Present simple

Daisy is chatting to her brother Oliver, and his best mate Alfie, about her new boyfriend. Daisy and Oliver’s mum is working in Thailand this week.


As you watch the video, look at the examples of the present simple. They are in red in the subtitles. Then read the conversation below to learn more. Finally, do the grammar exercises to check you understand, and can use, the present simple tense.


Alfie: So, how’s it going with Jack?
Daisy: Not great. I mean, I like him a lot, but it’s impossible! During the week I have swimming practice on Mondays, I do taekwondo on Tuesdays and tennis on Thursdays.
Alfie: Do you see him on Wednesdays, then?
Daisy: No, he watches black and white films at his cinema club on Wednesdays.
Oliver: Yeah, and they’re not just really old films, Alfie, they watch foreign ones with subtitles too!
Alfie: Well, there’s always the weekend. Do you go out together at the weekends?
Daisy: That’s just it, it’s tricky. He works in the bookshop all day Saturday and he goes out with his mates from the book club on Saturday evenings.
Alfie: Whoa! Book club? So, he loves old films and books!? Mmm ... Does he like sports?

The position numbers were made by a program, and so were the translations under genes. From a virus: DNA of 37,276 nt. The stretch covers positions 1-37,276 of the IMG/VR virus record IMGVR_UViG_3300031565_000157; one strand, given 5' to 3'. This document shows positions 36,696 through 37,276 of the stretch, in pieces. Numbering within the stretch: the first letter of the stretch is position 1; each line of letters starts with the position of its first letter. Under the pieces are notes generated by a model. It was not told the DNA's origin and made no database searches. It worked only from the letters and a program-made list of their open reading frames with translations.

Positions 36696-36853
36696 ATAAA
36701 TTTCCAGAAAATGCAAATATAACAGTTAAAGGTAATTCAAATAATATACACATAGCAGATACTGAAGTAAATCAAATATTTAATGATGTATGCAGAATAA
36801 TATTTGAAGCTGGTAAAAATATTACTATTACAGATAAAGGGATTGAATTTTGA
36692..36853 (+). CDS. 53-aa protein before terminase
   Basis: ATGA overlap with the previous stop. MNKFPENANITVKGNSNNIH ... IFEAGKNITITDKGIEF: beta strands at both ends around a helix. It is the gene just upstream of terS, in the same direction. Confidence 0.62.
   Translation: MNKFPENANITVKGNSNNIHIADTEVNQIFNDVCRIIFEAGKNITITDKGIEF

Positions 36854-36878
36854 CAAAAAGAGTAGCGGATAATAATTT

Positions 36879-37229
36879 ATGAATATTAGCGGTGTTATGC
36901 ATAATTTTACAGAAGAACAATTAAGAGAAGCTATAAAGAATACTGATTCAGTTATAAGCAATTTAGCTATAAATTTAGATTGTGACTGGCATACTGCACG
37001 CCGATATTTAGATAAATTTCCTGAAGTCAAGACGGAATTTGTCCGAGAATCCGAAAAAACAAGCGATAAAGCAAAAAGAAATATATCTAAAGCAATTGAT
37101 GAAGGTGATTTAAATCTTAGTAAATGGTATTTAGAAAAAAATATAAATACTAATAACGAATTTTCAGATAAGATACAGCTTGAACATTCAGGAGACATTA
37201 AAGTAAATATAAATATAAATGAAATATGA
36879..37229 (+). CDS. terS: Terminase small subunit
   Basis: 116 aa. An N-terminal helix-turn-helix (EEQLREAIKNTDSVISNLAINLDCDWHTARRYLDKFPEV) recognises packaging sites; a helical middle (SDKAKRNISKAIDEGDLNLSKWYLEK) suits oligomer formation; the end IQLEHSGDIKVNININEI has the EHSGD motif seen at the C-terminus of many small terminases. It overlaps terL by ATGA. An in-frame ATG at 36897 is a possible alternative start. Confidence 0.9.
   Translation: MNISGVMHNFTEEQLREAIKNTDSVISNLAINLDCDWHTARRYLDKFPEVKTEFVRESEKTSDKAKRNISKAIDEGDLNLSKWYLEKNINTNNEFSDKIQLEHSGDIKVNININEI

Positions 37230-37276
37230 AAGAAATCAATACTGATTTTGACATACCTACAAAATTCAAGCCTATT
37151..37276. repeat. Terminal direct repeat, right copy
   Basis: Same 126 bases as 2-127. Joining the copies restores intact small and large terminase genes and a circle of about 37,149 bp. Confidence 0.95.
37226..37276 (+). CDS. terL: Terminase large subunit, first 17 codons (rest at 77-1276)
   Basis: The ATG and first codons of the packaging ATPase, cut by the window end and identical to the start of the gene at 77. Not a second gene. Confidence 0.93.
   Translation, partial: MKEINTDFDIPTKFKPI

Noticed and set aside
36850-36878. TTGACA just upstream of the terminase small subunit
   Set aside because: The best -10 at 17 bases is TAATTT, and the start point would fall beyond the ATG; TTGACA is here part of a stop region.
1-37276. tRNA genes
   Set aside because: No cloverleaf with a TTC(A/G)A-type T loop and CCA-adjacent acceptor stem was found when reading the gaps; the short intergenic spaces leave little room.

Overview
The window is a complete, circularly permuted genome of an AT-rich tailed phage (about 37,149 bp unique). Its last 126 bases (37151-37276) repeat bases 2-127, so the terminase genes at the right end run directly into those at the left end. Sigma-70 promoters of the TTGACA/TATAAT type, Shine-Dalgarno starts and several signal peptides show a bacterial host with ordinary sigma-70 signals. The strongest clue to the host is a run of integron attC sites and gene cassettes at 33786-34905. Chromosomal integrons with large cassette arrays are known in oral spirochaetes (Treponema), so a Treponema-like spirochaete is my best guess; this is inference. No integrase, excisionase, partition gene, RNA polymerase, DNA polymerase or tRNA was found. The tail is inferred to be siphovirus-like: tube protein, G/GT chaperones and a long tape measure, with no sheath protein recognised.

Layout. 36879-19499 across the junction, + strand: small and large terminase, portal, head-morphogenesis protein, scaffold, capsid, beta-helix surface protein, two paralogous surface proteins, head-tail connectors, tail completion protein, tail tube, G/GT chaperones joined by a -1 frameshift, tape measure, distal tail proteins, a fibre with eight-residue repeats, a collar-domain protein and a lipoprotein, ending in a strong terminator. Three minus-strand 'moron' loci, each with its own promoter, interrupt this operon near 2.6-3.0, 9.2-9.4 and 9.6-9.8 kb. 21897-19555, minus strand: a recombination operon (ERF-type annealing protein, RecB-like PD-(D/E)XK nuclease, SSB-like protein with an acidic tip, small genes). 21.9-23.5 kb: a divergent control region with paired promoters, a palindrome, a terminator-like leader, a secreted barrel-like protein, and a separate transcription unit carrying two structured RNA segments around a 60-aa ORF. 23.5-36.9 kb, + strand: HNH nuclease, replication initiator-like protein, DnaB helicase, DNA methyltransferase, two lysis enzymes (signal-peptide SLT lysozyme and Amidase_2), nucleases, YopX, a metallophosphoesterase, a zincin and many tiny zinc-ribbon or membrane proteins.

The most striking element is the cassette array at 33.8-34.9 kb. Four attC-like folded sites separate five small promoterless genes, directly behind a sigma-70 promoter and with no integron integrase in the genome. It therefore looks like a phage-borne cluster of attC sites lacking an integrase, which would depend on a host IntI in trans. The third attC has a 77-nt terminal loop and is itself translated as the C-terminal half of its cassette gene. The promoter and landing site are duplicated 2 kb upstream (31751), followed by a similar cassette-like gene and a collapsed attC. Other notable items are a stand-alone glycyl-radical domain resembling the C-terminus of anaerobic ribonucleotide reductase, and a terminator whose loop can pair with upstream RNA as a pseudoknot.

Daisy: Not really. He thinks chess is a sport! Well, he watches football on the telly sometimes, but he doesn’t play any sports.
Alfie: Mmm ... I think you’re right. It’s impossible!
Daisy: Right, I’m late. See you later.
Alfie and Oliver: See you, Daisy.

Sophie: Hi, love.
Oliver: All right, Mum?
Sophie: Yeah, I’m fine.
Oliver: Good trip?
Sophie: Not bad, but Thailand’s really hot at this time of year. I’m off to Chiang Mai tomorrow to do a three-day trek. The train leaves at 5 in the morning. How’s Daisy? Is she with you?
Oliver: No, she has tennis on Thursdays.
Sophie: Ah, of course. No problem. Listen, ask Daisy to phone me later, OK? The number of the hotel is on the fridge and I’m in room 37.
Oliver: All right, Mum. Speak later. Watch out for the snakes!
Sophie: Thanks, Ollie! Bye, love. See you Sunday.
Alfie: Is your mum in Thailand this week?
Oliver: Yeah. Trekking in Chiang Mai for three days.
Alfie: Wow – that beats going to college. Imagine, three days in the jungle! I can’t imagine my mum doing that. Cool. Does she like walking?
Oliver: No, not really. Only if it’s to go shopping on the high street!
Alfie: See you tomorrow.
Oliver: Yeah, see you tomorrow. 

We use the present simple to talk about repeated actions or events, permanent states or things which are always true. To find out more about the present simple, read and listen to the conversation below.